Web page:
Make your Ruby or Rails App Faster on Heroku
I’ve seen a lot of slow Ruby web apps. Sometimes, it feels like my entire consulting career has been a slow accumulation of downward-sloping New Relic graphs.
Why is the case? If you read that bastion of intellectual thought, Hacker News, you’d think it was because Go rocks, Ruby sucks, and Rails is crappy old-news bloatware. Also, something about how concurrency is the future, and dynamic typing is for fake programmers that can’t code.
And yet, top-1000 websites like Basecamp, Shopify and Github consistently achieve server response times of less than 100 milliseconds with Rails. That’s pretty good for a dynamic, garbage-collected language, if you ask me.
Most of my clients deploy on Heroku nowadays, since it’s so easy and the payoff for teams without dedicated devops is obvious. Why spend hours of developer time (worth at least $100/hr in most cases) setting up and maintaining a home-brewed devops setup, when with Heroku you can set it up in minutes?
Actual client graph. Slopes for the slope throne!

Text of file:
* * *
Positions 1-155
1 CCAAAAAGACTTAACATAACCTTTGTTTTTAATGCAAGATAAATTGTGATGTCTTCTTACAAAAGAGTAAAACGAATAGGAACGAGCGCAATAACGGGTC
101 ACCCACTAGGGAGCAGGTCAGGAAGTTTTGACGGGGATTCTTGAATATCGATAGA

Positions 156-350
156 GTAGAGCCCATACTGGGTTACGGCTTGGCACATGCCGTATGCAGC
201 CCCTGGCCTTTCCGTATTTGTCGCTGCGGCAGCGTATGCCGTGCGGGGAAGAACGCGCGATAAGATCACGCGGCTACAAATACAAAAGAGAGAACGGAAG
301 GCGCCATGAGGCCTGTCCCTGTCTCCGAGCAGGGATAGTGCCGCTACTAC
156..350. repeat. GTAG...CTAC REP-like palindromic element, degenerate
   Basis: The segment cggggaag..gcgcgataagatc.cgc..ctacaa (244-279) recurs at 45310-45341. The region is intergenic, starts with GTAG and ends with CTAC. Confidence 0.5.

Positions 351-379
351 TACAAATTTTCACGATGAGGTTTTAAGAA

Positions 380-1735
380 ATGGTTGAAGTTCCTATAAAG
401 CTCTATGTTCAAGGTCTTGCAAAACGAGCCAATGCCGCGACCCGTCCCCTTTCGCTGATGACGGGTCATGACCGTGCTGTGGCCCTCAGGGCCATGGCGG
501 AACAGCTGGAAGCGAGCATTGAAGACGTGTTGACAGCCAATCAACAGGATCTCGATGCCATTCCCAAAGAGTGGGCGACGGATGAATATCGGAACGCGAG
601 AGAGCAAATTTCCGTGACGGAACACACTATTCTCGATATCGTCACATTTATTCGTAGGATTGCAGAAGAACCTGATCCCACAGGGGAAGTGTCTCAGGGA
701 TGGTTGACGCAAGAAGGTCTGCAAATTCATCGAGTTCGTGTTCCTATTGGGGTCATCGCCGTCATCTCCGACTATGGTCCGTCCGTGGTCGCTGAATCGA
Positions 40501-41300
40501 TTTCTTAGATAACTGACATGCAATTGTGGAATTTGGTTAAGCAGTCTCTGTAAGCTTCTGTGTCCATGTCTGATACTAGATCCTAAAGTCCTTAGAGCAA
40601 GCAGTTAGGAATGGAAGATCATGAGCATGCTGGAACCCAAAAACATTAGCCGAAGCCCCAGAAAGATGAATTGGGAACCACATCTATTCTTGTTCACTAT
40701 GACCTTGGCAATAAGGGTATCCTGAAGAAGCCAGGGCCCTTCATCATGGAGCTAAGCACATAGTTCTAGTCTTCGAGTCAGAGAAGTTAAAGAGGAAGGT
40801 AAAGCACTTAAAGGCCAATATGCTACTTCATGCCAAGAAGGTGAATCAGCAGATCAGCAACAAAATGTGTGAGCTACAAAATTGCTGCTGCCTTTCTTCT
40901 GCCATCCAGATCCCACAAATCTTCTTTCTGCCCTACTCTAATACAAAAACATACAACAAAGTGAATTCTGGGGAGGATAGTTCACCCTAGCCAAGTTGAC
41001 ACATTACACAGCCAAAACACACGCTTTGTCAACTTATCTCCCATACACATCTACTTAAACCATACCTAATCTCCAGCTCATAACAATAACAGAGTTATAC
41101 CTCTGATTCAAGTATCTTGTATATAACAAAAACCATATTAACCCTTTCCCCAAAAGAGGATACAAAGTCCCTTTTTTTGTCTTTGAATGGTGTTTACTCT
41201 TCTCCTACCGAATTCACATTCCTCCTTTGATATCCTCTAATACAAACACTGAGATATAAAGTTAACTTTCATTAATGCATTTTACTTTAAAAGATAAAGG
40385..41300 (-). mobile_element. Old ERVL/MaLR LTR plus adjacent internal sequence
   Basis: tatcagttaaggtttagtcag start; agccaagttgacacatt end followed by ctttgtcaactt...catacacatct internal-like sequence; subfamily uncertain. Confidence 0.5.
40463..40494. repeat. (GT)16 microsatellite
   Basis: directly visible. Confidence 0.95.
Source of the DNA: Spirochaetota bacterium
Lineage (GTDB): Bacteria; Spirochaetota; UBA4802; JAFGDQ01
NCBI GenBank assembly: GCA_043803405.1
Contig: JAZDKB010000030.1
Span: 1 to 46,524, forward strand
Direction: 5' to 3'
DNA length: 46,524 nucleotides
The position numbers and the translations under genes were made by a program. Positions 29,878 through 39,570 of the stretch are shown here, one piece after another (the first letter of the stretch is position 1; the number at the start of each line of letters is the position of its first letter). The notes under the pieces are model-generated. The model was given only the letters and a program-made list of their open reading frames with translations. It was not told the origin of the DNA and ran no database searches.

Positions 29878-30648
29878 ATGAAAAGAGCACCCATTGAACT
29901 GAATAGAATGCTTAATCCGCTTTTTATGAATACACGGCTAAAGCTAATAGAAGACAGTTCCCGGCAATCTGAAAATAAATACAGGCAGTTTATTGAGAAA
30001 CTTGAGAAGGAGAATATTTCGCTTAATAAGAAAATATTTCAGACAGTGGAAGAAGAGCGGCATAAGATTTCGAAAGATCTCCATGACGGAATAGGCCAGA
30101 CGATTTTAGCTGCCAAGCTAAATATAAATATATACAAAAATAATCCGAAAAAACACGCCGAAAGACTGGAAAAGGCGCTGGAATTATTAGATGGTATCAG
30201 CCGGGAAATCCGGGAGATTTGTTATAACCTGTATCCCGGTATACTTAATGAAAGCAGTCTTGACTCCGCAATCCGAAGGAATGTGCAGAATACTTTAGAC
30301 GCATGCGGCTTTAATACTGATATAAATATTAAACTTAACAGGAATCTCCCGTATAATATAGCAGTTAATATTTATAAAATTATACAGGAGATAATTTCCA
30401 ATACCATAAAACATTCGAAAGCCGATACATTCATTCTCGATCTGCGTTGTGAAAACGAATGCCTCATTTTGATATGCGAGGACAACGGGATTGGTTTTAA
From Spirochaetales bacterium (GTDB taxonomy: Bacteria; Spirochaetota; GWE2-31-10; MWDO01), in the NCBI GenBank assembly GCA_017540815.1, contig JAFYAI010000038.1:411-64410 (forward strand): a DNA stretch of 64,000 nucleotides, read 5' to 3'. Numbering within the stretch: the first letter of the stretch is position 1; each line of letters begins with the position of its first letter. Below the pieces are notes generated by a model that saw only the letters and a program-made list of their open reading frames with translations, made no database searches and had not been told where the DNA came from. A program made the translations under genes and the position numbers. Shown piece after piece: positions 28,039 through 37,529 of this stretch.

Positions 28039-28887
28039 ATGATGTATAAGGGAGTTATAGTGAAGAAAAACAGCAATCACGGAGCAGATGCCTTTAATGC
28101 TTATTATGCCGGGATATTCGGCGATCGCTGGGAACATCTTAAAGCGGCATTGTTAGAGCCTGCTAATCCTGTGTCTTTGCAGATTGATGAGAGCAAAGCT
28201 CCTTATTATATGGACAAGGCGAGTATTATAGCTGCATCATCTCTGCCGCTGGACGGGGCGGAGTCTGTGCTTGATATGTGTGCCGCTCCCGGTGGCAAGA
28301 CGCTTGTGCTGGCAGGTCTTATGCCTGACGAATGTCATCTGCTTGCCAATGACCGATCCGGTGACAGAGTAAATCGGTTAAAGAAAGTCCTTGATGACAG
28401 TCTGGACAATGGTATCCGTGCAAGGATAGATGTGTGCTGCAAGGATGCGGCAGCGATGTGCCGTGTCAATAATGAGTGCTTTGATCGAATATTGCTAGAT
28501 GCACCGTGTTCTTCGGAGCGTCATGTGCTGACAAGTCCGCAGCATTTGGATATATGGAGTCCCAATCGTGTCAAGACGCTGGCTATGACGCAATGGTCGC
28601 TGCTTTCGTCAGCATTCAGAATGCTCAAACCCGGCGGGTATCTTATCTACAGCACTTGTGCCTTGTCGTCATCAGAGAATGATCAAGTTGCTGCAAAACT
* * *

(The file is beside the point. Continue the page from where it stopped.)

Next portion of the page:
However, Heroku sometimes makes things a little too easy. Ruby apps on Heroku are often slow, with bloated memory requirements and poor webserver choices, leading to hundreds of dollars per month in wasted server costs. In addition, the combination of restricted introspection ability (you can’t ssh into a dyne while it’s running) and reduced devops skill requirements means that most developers that deploy on Heroku have no idea how to solve the performance problems that they’ve created.
This article will give you a solid grasp of how to diagnose and speed up slow Rails apps on the Heroku platform. Some (or even most) of the points here are applicable to non-Heroku deployments, but I’ve tailored my terminology here to the Heroku environment.
Memory - Swap is Your Worst Enemy
The number one enemy of Ruby applications on Heroku? Memory.
Most Unix systems use something called swap space when they run out of RAM. This is essentially the operating system using the file system as RAM. However, the filesystem is a lot slower than RAM - 10-50x slower, in fact.
Heroku’s metrics dashboard. Red is swap memory. Red bad, purple good.If we run out of memory on Heroku, we’ll start using swap memory instead of regular, fast RAM memory. This can slow your app to a crawl. If you’re using swap memory on Heroku, you’re Doing It Wrong and need to reduce your memory usage through any means available.
Memory bloat and swap usage
Heroku dynos are small. The base 1x dyno carries just 512MB of memory, the 2X 1024MB. While Heroku (correctly) recommends using a worker-based multi-process web server like Puma or Unicorn, far too many Ruby developers don’t know how much memory just 1 worker uses to run their application. This makes it impossible to tune how many server workers are running on each dyno. Instead, developers turn to solutions like